Why You Can’t Know How I Do It All
I constantly hear, “I don’t know how you do it all.” Well-meaning folks at work, at church, at the grocery store hear about everything I have in my life right now and they say this with a bit of pity? Or is that envy? Or is there judgement there?
As I juggle a full-time job, graduate school, 4 children (ages 2–14) I pass many of these people along the way. I am not irritated by their statement, but I am also not sitting here on the Pedestal of Doing It All. The statement leaves me usually just grinning at the sheer absurdity that I could ever be doing it all — doing any of it AT ALL.
I rarely cook dinner and when I do it’s usually chocolate gravy to be served over frozen biscuits. I used to cook healthy meals and even clean up the kitchen afterwards! My vacuum beckons to me from across the living room while I am sitting on my sofa. It begs me to use it and I scoff at its neediness. There was a time in my life when my house looked like a magazine all the time. Some weeks I don’t even have time to check my bank account balance which is really good because it’s probably very low but then not good because it’s embarrassing when my debit card gets declined with a basket full of groceries. I used to obsessively balance my account multiple times a day, glorying in my ability to be exact to the penny with the bank.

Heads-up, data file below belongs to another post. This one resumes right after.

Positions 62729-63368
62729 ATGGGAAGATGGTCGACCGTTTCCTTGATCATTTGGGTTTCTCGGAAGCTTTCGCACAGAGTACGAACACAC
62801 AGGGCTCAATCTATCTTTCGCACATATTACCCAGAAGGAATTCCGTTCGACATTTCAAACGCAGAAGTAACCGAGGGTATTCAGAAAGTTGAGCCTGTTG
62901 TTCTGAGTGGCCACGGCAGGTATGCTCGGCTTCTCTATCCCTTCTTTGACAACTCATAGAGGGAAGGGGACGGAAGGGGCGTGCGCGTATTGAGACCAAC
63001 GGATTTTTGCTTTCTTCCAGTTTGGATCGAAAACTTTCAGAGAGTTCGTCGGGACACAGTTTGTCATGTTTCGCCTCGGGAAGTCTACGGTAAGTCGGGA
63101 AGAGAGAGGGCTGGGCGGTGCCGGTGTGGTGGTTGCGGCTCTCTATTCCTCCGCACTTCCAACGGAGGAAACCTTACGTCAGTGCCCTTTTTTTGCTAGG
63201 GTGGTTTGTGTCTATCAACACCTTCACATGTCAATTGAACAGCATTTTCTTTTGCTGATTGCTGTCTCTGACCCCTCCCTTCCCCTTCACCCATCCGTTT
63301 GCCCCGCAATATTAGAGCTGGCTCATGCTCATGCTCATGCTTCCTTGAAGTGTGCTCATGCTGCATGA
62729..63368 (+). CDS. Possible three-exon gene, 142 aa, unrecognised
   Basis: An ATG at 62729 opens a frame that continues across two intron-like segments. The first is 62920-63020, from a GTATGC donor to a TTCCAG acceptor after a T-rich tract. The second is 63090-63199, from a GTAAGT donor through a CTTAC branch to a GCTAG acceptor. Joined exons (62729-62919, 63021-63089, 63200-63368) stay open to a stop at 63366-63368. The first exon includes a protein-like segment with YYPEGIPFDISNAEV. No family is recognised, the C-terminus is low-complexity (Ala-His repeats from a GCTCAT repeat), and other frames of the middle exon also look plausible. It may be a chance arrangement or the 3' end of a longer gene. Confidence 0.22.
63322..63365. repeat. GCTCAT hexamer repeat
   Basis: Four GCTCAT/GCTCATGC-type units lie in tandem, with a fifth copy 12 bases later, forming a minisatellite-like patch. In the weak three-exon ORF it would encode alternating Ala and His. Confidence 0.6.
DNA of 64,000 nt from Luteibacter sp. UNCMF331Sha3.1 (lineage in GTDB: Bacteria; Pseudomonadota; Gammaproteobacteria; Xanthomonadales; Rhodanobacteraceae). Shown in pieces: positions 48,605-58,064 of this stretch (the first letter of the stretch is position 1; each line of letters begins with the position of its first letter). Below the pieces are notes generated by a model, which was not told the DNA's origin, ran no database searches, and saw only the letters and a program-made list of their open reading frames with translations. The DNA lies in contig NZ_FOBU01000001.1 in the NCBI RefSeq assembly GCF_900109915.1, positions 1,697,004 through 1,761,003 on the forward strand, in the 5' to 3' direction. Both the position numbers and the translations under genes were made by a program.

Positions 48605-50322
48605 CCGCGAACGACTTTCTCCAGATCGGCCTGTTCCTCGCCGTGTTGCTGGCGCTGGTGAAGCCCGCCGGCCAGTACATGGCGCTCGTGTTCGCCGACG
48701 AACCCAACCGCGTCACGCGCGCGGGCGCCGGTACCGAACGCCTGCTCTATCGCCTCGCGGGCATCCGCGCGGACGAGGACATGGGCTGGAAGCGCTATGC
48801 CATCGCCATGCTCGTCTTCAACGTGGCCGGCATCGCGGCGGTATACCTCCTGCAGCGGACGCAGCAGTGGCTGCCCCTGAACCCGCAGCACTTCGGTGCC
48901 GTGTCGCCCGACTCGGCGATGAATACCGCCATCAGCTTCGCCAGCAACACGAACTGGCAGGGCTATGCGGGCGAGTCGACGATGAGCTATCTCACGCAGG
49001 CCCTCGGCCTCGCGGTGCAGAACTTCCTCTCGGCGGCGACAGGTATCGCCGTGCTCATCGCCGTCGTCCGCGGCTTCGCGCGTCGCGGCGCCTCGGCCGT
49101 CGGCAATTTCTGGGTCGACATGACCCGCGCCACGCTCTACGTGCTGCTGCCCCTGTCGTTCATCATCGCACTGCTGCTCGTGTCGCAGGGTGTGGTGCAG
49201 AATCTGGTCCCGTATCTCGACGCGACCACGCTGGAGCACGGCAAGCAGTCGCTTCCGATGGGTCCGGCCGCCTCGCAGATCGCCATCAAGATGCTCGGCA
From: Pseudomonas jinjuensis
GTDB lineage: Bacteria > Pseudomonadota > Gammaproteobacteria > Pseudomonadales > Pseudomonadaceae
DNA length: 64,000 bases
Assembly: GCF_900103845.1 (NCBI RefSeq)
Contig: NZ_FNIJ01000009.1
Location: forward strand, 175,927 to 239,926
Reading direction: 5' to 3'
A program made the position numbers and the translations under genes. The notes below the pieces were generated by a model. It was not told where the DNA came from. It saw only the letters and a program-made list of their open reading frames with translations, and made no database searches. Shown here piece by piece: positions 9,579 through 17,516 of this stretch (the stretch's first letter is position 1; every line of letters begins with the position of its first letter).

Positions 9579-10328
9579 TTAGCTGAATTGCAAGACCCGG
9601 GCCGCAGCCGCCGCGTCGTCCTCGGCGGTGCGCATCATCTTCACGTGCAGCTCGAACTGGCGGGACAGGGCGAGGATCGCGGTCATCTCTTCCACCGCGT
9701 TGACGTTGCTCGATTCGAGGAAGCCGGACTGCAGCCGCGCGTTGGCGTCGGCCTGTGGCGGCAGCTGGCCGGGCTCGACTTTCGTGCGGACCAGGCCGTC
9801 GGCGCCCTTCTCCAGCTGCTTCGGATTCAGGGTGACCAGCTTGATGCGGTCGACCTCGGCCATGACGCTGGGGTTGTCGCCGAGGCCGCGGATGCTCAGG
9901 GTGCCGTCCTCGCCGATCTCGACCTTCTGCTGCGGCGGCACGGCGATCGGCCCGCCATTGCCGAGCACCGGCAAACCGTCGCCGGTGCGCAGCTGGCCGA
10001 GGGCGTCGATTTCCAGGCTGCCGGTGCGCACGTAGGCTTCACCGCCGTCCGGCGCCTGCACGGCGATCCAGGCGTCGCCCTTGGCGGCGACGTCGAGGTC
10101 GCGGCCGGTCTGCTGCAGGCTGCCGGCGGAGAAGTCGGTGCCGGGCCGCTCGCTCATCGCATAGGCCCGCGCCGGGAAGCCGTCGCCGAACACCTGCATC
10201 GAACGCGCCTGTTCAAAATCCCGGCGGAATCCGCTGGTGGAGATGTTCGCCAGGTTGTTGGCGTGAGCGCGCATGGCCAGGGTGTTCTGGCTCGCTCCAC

Here is what I have learned. The more I try to control, conquer, exceed expectations the more life surprises me. Rather than ride a roller coaster of ups and downs as I tame life and then see it go crazy again, I decided at some point in the last few years to just go limp and let it all go. This is the only way I could be surviving doing everything that I am now doing. It’s because I am doing it all for the right reasons and with proper expectations.
Recently I was learning economic theory and one of the prevalent themes was the importance of expectations when it comes to the health of the American and world economies. Often expectations can create circumstances, even if expectations are ill-founded. Measuring my expectations has given me the ability to be FREE in my life to pursue and prioritize the activities that matter to me.
I was a perfectionist and a seriously anxious woman. I am now somewhat laid-back. I laugh a lot. I don’t apologize for my messy house anymore. What matters is what matters and those matters are what I tend to. It’s pretty magnificent actually.